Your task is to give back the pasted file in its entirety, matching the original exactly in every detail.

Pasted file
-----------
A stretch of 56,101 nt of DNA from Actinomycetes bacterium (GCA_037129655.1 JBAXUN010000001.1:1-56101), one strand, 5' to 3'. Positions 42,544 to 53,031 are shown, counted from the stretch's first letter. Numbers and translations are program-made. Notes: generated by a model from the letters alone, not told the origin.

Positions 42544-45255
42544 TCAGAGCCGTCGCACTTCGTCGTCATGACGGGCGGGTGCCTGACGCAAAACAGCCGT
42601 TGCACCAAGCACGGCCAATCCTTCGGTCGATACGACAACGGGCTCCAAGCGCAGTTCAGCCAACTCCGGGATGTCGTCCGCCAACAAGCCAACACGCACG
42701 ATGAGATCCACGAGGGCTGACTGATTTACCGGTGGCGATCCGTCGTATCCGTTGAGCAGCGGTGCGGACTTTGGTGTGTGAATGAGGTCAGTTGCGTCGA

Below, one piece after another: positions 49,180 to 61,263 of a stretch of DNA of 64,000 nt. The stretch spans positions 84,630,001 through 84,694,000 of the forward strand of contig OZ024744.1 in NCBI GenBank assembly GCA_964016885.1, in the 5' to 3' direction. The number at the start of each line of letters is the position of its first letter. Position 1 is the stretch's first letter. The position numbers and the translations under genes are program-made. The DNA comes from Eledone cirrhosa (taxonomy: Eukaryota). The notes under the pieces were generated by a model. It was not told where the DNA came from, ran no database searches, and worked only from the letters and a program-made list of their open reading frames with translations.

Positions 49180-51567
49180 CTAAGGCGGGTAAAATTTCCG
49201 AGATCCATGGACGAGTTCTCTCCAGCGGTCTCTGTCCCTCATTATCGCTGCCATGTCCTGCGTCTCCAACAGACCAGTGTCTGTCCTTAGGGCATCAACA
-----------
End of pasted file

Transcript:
A stretch of 56,101 nt of DNA from Actinomycetes bacterium (GCA_037129655.1 JBAXUN010000001.1:1-56101), one strand, 5' to 3'. Positions 42,544 to 53,031 are shown, counted from the stretch's first letter. Numbers and translations are program-made. Notes: generated by a model from the letters alone, not told the origin.

Positions 42544-45255
42544 TCAGAGCCGTCGCACTTCGTCGTCATGACGGGCGGGTGCCTGACGCAAAACAGCCGT
42601 TGCACCAAGCACGGCCAATCCTTCGGTCGATACGACAACGGGCTCCAAGCGCAGTTCAGCCAACTCCGGGATGTCGTCCGCCAACAAGCCAACACGCACG
42701 ATGAGATCCACGAGGGCTGACTGATTTACCGGTGGCGATCCGTCGTATCCGTTGAGCAGCGGTGCGGACTTTGGTGTGTGAATGAGGTCAGTTGCGTCGA

Below, one piece after another: positions 49,180 to 61,263 of a stretch of DNA of 64,000 nt. The stretch spans positions 84,630,001 through 84,694,000 of the forward strand of contig OZ024744.1 in NCBI GenBank assembly GCA_964016885.1, in the 5' to 3' direction. The number at the start of each line of letters is the position of its first letter. Position 1 is the stretch's first letter. The position numbers and the translations under genes are program-made. The DNA comes from Eledone cirrhosa (taxonomy: Eukaryota). The notes under the pieces were generated by a model. It was not told where the DNA came from, ran no database searches, and worked only from the letters and a program-made list of their open reading frames with translations.

Positions 49180-51567
49180 CTAAGGCGGGTAAAATTTCCG
49201 AGATCCATGGACGAGTTCTCTCCAGCGGTCTCTGTCCCTCATTATCGCTGCCATGTCCTGCGTCTCCAACAGACCAGTGTCTGTCCTTAGGGCATCAACA